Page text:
Last updated: December 30. 2013 10:39AM - 5029 Views
Christina Day Staff Writer cday@civitasmedia.com

A promotional photo for the new documentary “Private Violence” features Ashe County domestic violence survivor Deanna Walters.
A promotional photo for the new documentary “Private Violence” features Ashe County domestic violence survivor Deanna Walters.
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A film documentary on domestic violence featuring an Ashe County woman will premiere at the Sundance Film Festival next month.

“One out of every three to four women will experience domestic violence at some point in time in her life,” Kit Gruelle, domestic violence advocate said, “That’s not one out of every three to four poor women, or uneducated women, or women of color; that’s one of out every three to four women period.

Gruelle, who has been an advocate for 30 years got to know Ashe County resident Deanna Walters, one of the 29 percent of women who experience domestic violence, five years ago as Walters fought for justice against her abusive husband.

The feature-length documentary, “Private Violence,” which will premiere at the Sundance Film Festival in Utah, tells Walters’ story and documents her struggle and work with Gruelle and A Safe Home for Everyone (A.S.H.E.) case worker, Stacy Cox.

Walters, soft-spoken, but clear and concise, said that she hopes the film will confront the stereotypes around victims of domestic violence.

“Asking the question ‘Why didn’t you just leave?’ is the worst question you can ask anyone who is in a domestic violence situation,” Walters said.

In 2008 Walters’ husband, Robbie Howell, kidnapped her, and her young daughter, across statelines and left her badly beaten.

“Robbie told the local authorities that he beat her so bad he nearly broke his fingers,” Gruelle said, “And they still just wanted to charge it as a misdemeanor.”

But Gruelle said that what made Walters situation unique was that she was able to pursue a federal case against her abuser.

“Had [Robbie] not crossed state lines, based on what the local DA said, had he served any time at all, it would have been 150 days,” Gruelle said.

Cox said that she began working with Walters through A.S.H.E. shortly after the kidnapping occurred.

“This led to a journey of discovery for both of us,” Cox said, “A discovery of strength, determination, self-worth, trust and a renewed sense of belief not only in the human spirit, but also in the genuine goodness of mankind as we worked with victims’ specialists in the F.B.I. and the prosecutors with the U.S. Attorney’s Office.”

Because Walters, with assistance from Gruelle and Cox, pursued federal charges, Howell was sentenced to 20 years, 10 months imprisonment and five years probation.

While “Private Violence” follows the legal proceedings of Walters’ case, it also tackles that bigger question, “Why didn’t she just leave?” which Gruelle says is a way of blaming the victim.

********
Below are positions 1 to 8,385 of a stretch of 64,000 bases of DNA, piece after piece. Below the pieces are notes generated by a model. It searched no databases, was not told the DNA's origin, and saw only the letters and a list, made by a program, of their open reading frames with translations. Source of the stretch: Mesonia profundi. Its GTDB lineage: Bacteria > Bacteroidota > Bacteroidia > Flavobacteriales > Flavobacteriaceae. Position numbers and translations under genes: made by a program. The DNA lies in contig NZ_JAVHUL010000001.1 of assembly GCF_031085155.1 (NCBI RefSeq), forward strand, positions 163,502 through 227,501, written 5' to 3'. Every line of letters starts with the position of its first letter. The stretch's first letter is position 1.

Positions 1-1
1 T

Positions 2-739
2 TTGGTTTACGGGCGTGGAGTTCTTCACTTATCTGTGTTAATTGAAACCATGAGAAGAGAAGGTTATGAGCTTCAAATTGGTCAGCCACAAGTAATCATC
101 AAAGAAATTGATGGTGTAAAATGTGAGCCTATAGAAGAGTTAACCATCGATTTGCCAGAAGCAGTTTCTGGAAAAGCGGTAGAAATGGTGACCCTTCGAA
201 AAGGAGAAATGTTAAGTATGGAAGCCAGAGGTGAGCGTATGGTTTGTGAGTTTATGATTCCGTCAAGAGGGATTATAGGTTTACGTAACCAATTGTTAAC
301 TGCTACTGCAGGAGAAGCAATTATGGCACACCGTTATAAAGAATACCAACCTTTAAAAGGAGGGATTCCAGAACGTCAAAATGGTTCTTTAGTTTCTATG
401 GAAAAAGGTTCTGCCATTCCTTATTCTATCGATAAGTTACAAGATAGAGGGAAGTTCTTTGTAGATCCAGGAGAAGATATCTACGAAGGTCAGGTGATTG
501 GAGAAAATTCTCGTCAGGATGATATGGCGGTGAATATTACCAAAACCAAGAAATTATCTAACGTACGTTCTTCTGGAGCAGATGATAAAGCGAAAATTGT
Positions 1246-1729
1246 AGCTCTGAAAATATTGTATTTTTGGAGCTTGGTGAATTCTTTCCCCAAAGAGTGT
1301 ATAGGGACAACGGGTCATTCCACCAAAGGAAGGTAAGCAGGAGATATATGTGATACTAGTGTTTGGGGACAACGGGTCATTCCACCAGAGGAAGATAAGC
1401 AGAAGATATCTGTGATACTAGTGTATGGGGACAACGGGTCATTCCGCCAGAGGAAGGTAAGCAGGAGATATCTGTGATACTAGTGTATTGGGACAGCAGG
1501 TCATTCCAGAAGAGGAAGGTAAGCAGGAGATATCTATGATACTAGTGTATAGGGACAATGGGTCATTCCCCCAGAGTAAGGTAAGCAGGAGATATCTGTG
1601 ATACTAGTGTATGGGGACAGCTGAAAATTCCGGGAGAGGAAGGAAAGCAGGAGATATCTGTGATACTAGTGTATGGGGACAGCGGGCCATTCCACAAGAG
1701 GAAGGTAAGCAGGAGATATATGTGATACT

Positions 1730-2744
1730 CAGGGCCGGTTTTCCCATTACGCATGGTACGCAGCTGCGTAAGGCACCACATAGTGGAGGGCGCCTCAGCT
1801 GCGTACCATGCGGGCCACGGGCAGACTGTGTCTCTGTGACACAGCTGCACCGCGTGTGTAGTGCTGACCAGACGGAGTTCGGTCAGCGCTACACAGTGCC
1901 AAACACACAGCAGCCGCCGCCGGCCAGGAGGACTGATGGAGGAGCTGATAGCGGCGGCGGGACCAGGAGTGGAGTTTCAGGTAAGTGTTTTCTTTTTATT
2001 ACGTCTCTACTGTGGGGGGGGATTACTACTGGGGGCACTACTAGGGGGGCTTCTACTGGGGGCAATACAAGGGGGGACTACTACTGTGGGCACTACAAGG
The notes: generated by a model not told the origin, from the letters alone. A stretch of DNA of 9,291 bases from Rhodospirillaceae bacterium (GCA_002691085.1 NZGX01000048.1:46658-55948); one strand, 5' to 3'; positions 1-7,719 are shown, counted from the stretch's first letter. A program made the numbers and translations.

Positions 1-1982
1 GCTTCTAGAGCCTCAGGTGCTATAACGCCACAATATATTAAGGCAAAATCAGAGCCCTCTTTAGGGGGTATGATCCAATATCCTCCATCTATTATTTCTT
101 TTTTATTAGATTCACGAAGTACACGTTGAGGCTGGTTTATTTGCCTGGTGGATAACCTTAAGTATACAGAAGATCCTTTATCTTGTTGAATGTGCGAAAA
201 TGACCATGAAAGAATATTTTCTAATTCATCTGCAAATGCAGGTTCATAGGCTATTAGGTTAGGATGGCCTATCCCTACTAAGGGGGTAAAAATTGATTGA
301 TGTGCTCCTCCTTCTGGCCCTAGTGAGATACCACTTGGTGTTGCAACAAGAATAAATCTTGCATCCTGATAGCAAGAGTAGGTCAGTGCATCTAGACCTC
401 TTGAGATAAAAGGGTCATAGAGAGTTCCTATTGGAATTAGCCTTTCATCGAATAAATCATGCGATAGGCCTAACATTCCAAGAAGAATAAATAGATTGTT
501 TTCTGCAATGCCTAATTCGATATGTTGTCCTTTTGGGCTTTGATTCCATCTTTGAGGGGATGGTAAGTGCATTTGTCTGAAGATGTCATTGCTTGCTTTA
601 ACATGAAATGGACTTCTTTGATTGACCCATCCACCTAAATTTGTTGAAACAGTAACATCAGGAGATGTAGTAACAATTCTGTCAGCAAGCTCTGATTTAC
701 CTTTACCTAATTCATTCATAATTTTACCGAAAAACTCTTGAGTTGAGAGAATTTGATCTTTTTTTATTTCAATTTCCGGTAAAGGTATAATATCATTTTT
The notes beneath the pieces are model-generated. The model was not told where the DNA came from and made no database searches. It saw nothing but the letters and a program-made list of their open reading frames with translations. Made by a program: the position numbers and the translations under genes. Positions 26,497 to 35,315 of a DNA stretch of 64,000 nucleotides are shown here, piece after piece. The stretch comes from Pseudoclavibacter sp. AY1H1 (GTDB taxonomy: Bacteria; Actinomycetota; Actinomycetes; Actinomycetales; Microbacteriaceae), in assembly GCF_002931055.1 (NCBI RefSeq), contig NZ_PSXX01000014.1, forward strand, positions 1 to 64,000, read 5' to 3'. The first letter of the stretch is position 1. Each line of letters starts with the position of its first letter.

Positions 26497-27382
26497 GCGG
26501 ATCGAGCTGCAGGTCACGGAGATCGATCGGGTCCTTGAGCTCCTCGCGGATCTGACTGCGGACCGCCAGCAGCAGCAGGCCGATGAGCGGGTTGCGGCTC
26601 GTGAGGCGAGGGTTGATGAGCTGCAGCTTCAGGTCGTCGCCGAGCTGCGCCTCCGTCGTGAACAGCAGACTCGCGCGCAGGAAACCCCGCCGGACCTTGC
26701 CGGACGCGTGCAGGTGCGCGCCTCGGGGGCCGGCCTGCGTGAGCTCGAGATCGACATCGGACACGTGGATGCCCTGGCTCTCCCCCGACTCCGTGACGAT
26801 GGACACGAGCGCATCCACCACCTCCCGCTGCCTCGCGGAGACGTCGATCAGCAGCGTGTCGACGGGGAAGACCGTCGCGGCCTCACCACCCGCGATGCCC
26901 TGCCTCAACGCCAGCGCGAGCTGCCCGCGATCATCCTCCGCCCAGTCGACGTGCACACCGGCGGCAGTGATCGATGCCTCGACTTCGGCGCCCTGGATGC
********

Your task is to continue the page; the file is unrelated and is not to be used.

“Think about a bank being robbed in your community, and this bank has been robbed four or fives times already,” Gruelle said, “Law enforcement comes in and dusts for finger prints and investigates the crime. When they’re done with the investigation they don’t go to the bank president and say ‘Why did you keep all that money here? Haven’t you learned that someone is going to come rob the place?’

Gruelle said that this analogy of blaming a bank for getting robbed is the same as blaming a woman for getting battered.

“It is very hard to move forward when your self esteem and self worth have been attacked and stripped from you,” Cox said, “The most dangerous time for a survivor is the first three months after leaving an abusive relationship.”

Gruelle, who had worked with a documentary film maker to create domestic violence training videos for law enforcement officials, was already working on a version of “Private Violence” in 2009 when when she became acquainted with Walters’ case, and shifted the focus of the film.

“Our system sometimes just shrugs its shoulders,” Gruelle said, and when it comes to domestic violence prevention, “Our criminal justice system is woefully inadequate and not up to the task.”

Gruelle said that she hopes the film will call attention to the systematic shift she feels is needed to institute change in the way domestic violence is confronted, from victim rights to legislation.

“We need to face the ways in which society unwittingly colludes with the abuser by saying things like, ‘Why didn’t they just leave?’,” Gruelle said.

Walters and Cox will attend a screening of “Private Violence” at the Sundance Film Festival in Utah in January.

Cox said they are hoping to collaborate with Gruelle and the film’s director/producer Cynthia Hill to bring a showing of the documentary to Ashe County in the near future.

When asked if she had any concerns about her story being told in such a public way, Walters said, “No. I just want to help others.”

People in Ashe County who are experiencing domestic violence, or know someone who is, can contact A Safe Home For Everyone, a program of Ashe County Partnership for Children, at (336) 982-8851. The emergency hotline number for A.S.H.E. is (336) 246-5430.

More information on “Private Violence” can be found by visiting www.privateviolence.com.

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